Once you’ve decided to proceed with a loan, the lender will need to review your financial information carefully. You may be asked to provide additional financial information and to submit documents to verify the information you previously reported.
What to do now
Gather your documents
- Use our application packet checklist as a guide for what to gather, if you haven’t already.
- Ask your loan officer what additional documents you may need based on your particular situation.
- Keep all your documents in one place so you won't have to waste time looking for them if the lender needs more information.
Submit your documents
- Ask your loan officer for precise instructions on how and where to submit the information.
- Submit copies. Keep your originals.
- Confirm that the right person has received your documents.
Be proactive and responsive to your lender
- Make sure your loan officer has your current contact information.
- Check your email, voicemail messages, and postal mail frequently to make sure you don't miss any requests for more information.
- Respond quickly to requests for additional documents.
What to know
A good lender is a thorough lender
It may seem like your lender asks you to provide too many or very personal documents, but to give you a loan, the lender needs to decide that you can pay it back. This process benefits you too — providing full information now helps make sure you can keep your home later.
Expect to work with multiple people associated with your lender
Lenders have specialized staff that work on processing and underwriting (approving) your loan.
If you receive regular income from a non-employment source, be prepared to submit additional documentation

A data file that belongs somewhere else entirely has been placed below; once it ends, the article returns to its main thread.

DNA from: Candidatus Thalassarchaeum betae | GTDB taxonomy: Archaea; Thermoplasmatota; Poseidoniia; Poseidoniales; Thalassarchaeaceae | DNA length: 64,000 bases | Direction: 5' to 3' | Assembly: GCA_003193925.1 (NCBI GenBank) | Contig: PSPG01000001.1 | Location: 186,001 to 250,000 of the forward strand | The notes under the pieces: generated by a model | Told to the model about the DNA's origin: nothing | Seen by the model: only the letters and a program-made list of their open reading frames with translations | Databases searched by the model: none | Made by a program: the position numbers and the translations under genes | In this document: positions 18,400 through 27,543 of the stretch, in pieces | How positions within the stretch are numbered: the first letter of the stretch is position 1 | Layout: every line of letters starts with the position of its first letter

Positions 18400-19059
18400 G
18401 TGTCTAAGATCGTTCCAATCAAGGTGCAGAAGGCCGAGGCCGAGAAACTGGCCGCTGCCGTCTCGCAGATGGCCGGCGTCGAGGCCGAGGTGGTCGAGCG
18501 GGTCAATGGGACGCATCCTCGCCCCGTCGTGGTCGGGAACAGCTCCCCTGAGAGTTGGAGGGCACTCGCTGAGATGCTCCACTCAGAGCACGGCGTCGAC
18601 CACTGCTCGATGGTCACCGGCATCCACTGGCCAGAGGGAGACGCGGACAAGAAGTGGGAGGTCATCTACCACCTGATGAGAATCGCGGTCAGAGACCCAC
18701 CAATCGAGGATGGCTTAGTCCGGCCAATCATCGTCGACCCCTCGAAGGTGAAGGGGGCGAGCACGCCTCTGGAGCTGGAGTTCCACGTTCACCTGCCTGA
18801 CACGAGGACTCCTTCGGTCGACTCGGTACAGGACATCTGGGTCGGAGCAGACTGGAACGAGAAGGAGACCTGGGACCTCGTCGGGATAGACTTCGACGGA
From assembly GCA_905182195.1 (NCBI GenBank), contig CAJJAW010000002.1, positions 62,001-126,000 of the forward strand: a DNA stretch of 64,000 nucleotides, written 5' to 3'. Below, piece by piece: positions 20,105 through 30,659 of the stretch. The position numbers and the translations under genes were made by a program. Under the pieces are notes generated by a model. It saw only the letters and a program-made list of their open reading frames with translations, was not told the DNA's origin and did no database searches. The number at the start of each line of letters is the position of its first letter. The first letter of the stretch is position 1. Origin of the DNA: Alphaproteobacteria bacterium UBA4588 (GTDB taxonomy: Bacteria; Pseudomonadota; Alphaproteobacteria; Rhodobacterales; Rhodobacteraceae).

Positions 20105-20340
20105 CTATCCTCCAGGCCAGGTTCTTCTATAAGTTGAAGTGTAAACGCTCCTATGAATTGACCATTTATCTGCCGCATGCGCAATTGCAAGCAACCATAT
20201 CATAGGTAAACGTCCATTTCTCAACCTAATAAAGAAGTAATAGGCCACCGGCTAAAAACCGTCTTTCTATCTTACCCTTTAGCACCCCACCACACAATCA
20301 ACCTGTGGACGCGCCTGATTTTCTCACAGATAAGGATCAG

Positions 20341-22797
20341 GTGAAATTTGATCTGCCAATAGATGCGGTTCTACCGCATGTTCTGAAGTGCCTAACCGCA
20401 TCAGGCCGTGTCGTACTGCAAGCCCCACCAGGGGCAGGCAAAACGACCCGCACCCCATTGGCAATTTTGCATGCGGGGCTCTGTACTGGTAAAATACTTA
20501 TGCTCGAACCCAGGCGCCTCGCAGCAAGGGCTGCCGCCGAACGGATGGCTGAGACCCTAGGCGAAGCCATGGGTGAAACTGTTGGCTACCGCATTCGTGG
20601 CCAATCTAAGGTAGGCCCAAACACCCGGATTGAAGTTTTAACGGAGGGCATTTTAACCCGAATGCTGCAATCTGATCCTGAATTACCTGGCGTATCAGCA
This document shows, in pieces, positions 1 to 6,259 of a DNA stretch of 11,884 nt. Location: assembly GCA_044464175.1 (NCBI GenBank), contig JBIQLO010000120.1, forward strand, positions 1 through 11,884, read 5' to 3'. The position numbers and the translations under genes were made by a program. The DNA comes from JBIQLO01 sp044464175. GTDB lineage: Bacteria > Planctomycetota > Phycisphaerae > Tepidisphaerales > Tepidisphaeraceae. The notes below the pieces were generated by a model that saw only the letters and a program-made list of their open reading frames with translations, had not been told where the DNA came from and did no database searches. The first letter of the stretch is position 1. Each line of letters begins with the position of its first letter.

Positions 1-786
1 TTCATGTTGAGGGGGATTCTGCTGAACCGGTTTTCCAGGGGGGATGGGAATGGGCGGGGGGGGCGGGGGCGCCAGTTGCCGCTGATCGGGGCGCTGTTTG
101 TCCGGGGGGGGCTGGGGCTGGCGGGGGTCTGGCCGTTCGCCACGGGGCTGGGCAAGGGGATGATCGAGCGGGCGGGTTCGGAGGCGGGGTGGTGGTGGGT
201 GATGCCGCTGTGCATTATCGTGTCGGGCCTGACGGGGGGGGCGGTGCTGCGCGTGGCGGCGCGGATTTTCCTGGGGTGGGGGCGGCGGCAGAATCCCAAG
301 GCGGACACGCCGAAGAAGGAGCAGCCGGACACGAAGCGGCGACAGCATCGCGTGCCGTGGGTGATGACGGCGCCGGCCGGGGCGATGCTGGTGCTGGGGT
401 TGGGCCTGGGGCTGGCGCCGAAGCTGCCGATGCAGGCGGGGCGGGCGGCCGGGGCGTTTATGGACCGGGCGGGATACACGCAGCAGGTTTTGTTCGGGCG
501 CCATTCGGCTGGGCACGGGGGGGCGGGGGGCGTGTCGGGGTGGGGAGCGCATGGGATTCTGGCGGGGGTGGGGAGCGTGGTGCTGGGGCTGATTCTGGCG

You may have regular income from sources other than employment, such as child support, alimony, or rental income. If you rely on this income, the lender needs proof that this income can reasonably be expected to continue in the future at the same level.
If you have made one or more large deposits into your bank account recently, be prepared to document the source of the money
It’s common for home buyers to have large deposits in their bank records, especially when transferring money between accounts in preparation for a home purchase. Lenders are generally required to verify the source of your income and down payment funds. Requirements vary, so ask your lender what documentation you need.
How to avoid pitfalls
Don’t submit incomplete documents
- Include every page of multi-page documents, even ones marked “intentionally left blank.”
- Make sure that the full website address (URL) is included on the bottom of each page when printing online documents.
Some kinds of loans do not allow you to use gift funds for the down payment
If some of your down payment funds are a gift, ask your loan officer now whether the gift funds are allowed with the loan you’ve chosen.
You can’t bring actual cash to closing
Your lender, real estate agent, and even your Loan Estimate form all talk about your “cash to close” or the amount of money you need to bring to closing. The money you bring to closing typically needs to be in the form of a cashier’s check or wire transfer from a bank. Confirm with your closing agent what form of payment you will need.